The West can govern itself
Democrat Daniel Kemmis has been the minority leader and the speaker of the Montana House of Representatives. He has been mayor of the university town of Missoula. He is an environmentalist.
Yet in This Sovereign Land, Kemmis, now head of the Center for the Rocky Mountain West, argues that the national government must transfer power over the federal lands into local hands.
Kemmis' major argument for Western sovereignty is the failure of the national government to restore salmon to the Columbia River Basin, to replace Smokey Bear with a workable fire policy, to account for $10 billion in Indian trust funds, and, everywhere, to make public-land decisions in a timely way.
He calls the federal West a "procedural republic," where process trumps results, and where the feds act as "ringmaster" in a circus of competing interests. This is a national problem, but Westerners are especially vulnerable because we are farthest from Washington, D.C., and because half of the region is national lands.
Kemmis says Washington, D.C., is declining just as the West is becoming more capable. Look, he says, at the vibrant, democratic Western movement based on collaborative groups. Members of these groups are no longer content to be one of the performers in a circus ring orchestrated by a federal agency. Instead, the collaboratives bring together the clowns and lion trainers and trapeze artists to present the federal agency with a single, collective agenda.
The collaborative approach is usually sugar-coated. Proponents say collaboration is all about neighbors working with neighbors to come up with win-win solutions. Butter wouldn't melt in the mouth of a collaborative group.
The environmental movement has never bought that. In 1995, Mike McCloskey of the Sierra Club warned that collaboration would take power away from the urban-based environmental movement and hand it to Westerners (HCN, 5/13/96: Howdy, neighbor!: As a last resort, Westerners start talking to each other). And, because it is their nature, the Westerners would promptly sell the land to the clear-cutters, miners and overgrazers.
Kemmis doesn't think the land will be sold off to the despoilers, but neither does he airbrush collaboration. Moving power out of the White House and the Congress is serious stuff. He compares the push for Western sovereignty over national lands to the nation's schism over slavery and states' rights.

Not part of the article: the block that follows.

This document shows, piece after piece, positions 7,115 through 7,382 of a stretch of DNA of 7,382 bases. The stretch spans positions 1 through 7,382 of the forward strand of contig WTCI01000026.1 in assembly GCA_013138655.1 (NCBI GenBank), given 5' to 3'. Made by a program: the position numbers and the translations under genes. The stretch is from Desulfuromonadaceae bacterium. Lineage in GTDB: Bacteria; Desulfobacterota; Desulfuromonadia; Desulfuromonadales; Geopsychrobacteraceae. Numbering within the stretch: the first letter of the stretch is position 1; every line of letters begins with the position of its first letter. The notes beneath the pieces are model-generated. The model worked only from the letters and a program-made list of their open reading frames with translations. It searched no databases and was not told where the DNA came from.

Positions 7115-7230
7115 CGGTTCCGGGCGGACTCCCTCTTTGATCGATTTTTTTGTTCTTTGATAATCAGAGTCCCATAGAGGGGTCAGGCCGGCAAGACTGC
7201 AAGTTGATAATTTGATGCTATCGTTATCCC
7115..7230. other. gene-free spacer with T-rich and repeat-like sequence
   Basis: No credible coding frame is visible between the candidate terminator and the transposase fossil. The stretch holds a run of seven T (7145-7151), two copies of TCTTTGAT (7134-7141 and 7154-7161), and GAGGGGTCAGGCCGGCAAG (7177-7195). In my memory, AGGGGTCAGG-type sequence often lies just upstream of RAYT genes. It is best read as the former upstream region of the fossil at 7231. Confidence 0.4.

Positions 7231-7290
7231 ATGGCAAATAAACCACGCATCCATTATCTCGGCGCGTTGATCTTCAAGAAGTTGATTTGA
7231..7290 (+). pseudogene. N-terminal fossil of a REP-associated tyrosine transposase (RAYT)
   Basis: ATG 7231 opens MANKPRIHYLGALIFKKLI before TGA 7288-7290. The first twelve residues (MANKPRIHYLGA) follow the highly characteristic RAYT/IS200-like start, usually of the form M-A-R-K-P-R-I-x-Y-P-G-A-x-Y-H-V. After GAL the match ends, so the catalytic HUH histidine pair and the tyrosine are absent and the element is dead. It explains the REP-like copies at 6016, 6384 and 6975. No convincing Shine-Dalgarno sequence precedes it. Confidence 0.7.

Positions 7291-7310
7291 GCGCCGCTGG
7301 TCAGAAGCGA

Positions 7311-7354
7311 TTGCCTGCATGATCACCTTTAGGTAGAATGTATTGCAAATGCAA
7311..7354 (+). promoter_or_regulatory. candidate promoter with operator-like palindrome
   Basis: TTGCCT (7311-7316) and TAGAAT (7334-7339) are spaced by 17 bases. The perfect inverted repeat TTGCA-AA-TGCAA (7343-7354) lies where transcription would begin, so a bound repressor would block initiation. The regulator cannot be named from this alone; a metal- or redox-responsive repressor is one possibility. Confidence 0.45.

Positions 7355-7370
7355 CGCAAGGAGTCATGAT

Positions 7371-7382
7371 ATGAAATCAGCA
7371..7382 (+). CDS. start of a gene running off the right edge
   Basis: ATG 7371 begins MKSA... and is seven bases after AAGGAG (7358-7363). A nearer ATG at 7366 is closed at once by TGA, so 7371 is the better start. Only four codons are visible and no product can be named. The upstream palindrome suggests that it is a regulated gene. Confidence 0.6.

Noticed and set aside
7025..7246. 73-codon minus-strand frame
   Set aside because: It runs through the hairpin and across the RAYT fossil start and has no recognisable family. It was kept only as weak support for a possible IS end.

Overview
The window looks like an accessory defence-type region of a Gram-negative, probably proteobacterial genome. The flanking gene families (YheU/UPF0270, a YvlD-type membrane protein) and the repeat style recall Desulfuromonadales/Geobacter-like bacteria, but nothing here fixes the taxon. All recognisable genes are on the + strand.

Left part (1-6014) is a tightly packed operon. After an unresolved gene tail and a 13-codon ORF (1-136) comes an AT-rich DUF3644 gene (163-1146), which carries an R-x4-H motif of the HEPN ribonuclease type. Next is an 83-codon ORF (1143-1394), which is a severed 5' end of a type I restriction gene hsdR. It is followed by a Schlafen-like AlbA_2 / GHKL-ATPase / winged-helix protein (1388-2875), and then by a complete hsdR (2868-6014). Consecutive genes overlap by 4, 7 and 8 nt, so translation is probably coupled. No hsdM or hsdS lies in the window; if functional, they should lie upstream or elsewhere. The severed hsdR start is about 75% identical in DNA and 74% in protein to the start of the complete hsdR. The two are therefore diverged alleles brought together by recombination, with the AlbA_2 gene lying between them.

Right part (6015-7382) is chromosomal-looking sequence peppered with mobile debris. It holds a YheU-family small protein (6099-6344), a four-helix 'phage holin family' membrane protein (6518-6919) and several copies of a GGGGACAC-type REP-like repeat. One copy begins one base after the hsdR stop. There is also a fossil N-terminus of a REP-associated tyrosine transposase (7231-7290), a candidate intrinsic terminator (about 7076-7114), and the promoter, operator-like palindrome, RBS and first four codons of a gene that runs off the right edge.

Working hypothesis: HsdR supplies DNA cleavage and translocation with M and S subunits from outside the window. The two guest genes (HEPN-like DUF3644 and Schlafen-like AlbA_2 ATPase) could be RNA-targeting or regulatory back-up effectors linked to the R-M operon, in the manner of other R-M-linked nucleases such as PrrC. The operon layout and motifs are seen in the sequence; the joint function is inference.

Are things so bad that we face a national crisis? I don't think so. But Kemmis is right when he says that it's not just a road closure or a dam decommissioning or a snowmobile ban in Yellowstone that is caught up in process and gridlock. Except where a tough-minded collaborative is at work, everything we try to do on public lands is soured by process. We get old trying to do the most reasonable things. Ask the activists who have been working on removing the Elwha dams in Washington state. Or the many bureaucrats and citizens who have been trying for a decade to figure out how to manage California's Sierra Nevada. Or how to heal the toxic mess centered on the mining pit in Butte, Mont. Or what to do with the nation's nuclear waste.
Kemmis is also right when he says the West is no longer the place characterized in the 1940s by writer Bernard De Voto as a mix of land despoilers and looters, continually telling the feds: "Get out and give us more money." De Voto, like his friend and biographer Wallace Stegner, is an example of what has changed. Both were native Westerners. But both fled to a coast to practice their art and to better protect the West from Westerners.
Western writers and artists and environmentalists no longer have to fight from exile for democracy and the environment. The West is no longer a totalitarian, third-rate banana republic. We're not first-rate, because we lack major private institutions of higher learning, first-rate media, and a broadly based citizen reform movement that cares about people and land. But the region has come a long way in a short time. We have come so far, Kemmis tells us, that he believes we are capable of self-government.
Kemmis writes that Westerners would manage public lands in ecologically sustainable ways if allowed to. But before that happens, the region must cease to be a fund-raising mechanism for the two political parties. The two parties scare their contributors with visions of what will happen if the other gets control of the Forest Service and Bureau of Land Management and National Park Service. The irony is that despite all this national "concern," at the end of each presidential election the Interior West is once again roadkill.
Kemmis understands that the region is in the grip of powerful, self-interested political machines. Nevertheless, he's an optimist. He believes that someday the West will govern itself. He believes that Western states and the Indian nations will eventually gain increased control over their destinies. And then, he believes, the dams will come down and the salmon will return.
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